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Sci. Signal., 5 October 2010
Vol. 3, Issue 142, p. ra72
Getting Drugs into the Brain and Keeping Them There
Delivery of potentially therapeutic drugs to the brain after a stroke is impeded by changes in the abundance of two transporters found on endothelial cells in brain capillaries. The abundance of ABCB1, which is found on the luminal side of cerebral capillaries and transports drugs from brain to blood, increases with ischemia. In contrast, the abundance of ABCC1, which is found on the abluminal ("brain") side of cerebral capillaries and transports drugs from blood to brain, decreases. ElAli and Hermann showed that these changes in transporter abundance depended on apolipoprotein E (ApoE) signaling through its receptor ApoE receptor–2 (ApoER2). They found ApoE associated with ischemic brain capillaries but not nonischemic capillaries. Moreover, they showed that ApoER2 was preferentially localized to the abluminal surface of brain capillary endothelial cells, which suggests that it might act as a sensor for brain ischemia. The discovery that ApoE signaling through ApoER2 regulates the abundance of ABCB1 and ABCC1 suggests that inhibition of this pathway could enable the enhanced delivery of neuroprotective drugs to the brain after ischemic stroke.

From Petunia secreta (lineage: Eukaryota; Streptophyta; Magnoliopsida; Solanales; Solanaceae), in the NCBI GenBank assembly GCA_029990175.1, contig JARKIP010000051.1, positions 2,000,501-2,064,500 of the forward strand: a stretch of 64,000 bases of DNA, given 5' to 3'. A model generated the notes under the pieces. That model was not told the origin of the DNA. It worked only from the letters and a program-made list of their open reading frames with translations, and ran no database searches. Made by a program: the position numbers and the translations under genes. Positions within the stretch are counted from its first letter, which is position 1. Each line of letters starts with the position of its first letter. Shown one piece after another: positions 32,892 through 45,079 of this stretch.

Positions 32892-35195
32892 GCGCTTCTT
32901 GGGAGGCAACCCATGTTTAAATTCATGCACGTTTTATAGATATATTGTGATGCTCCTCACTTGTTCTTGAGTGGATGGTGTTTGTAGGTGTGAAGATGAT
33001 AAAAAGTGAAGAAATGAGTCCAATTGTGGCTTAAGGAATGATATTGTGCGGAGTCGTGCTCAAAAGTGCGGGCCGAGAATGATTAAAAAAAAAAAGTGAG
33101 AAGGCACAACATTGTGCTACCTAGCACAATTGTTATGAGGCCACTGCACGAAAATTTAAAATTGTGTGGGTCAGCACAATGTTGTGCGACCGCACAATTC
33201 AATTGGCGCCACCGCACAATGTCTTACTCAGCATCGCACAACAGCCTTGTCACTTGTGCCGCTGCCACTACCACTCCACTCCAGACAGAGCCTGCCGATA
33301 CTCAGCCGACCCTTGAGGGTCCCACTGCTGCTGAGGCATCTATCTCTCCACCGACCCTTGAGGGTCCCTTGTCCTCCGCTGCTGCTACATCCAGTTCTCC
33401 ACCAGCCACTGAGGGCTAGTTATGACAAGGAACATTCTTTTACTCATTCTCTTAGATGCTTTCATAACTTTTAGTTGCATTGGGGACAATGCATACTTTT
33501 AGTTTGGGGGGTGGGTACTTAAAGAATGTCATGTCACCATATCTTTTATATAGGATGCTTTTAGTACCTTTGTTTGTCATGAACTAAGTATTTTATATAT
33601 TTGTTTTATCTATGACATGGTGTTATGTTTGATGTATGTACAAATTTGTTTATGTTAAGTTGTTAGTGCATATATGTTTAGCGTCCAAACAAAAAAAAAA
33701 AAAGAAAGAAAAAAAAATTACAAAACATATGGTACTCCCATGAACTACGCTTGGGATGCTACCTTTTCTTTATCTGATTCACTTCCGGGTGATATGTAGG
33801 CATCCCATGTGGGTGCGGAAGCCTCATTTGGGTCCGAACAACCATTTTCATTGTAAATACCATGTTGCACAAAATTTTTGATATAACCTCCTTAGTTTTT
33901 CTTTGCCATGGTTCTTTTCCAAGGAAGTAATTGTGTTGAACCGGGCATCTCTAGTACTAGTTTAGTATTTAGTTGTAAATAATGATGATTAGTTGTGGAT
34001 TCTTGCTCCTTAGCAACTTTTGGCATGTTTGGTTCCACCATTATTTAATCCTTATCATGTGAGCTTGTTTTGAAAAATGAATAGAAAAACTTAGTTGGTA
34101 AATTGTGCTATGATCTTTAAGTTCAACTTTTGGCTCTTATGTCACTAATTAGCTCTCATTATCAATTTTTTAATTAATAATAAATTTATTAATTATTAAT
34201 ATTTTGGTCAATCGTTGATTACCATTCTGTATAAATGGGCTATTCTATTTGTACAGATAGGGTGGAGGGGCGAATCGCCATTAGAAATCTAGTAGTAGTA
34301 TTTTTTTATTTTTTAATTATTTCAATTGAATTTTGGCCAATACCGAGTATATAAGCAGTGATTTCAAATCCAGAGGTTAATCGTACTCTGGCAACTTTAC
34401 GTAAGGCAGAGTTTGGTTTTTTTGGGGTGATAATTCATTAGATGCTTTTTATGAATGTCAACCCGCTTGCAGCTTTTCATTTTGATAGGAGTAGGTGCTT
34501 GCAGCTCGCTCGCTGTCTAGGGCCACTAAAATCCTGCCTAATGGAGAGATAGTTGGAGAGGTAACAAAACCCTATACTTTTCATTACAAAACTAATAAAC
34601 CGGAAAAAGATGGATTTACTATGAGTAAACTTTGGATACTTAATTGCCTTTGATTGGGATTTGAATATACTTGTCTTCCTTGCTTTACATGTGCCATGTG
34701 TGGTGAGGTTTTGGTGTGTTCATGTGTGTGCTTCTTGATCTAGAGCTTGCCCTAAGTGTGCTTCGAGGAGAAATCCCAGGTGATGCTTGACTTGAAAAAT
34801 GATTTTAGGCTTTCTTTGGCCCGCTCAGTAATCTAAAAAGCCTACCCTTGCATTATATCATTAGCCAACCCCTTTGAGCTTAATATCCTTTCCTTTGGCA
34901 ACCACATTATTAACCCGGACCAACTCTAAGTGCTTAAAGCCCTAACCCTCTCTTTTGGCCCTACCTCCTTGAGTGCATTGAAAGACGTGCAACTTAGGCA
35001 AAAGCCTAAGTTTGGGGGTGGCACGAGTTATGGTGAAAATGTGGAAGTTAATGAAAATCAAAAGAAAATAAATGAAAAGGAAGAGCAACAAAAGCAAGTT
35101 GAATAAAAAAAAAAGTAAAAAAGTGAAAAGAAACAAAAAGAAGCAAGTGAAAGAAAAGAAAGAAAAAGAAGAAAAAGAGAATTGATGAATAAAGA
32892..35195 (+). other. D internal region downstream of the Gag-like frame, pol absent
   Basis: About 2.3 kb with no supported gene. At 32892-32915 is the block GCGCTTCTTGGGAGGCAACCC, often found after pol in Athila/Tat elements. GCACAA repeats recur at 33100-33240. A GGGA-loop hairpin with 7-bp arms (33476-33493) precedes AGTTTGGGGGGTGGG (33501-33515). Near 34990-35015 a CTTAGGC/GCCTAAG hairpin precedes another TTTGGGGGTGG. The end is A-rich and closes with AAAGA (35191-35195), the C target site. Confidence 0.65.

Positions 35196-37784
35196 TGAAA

Citation: A. ElAli, D. M. Hermann, Apolipoprotein E Controls ATP-Binding Cassette Transporters in the Ischemic Brain. Sci. Signal.3, ra72 (2010).
Apolipoprotein-E Controls Adenosine Triphosphate-Binding Cassette Transporters ABCB1 and ABCC1 on Cerebral Microvessels After Methamphetamine Intoxication.
A. ElAli, A. Urrutia, A. Rubio-Araiz, M. Hernandez-Jimenez, M. I. Colado, T. R. Doeppner, and D. M. Hermann (2012)
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Increased Blood-Brain Barrier Permeability and Brain Edema After Focal Cerebral Ischemia Induced by Hyperlipidemia: Role of Lipid Peroxidation and Calpain-1/2, Matrix Metalloproteinase-2/9, and RhoA Overactivation.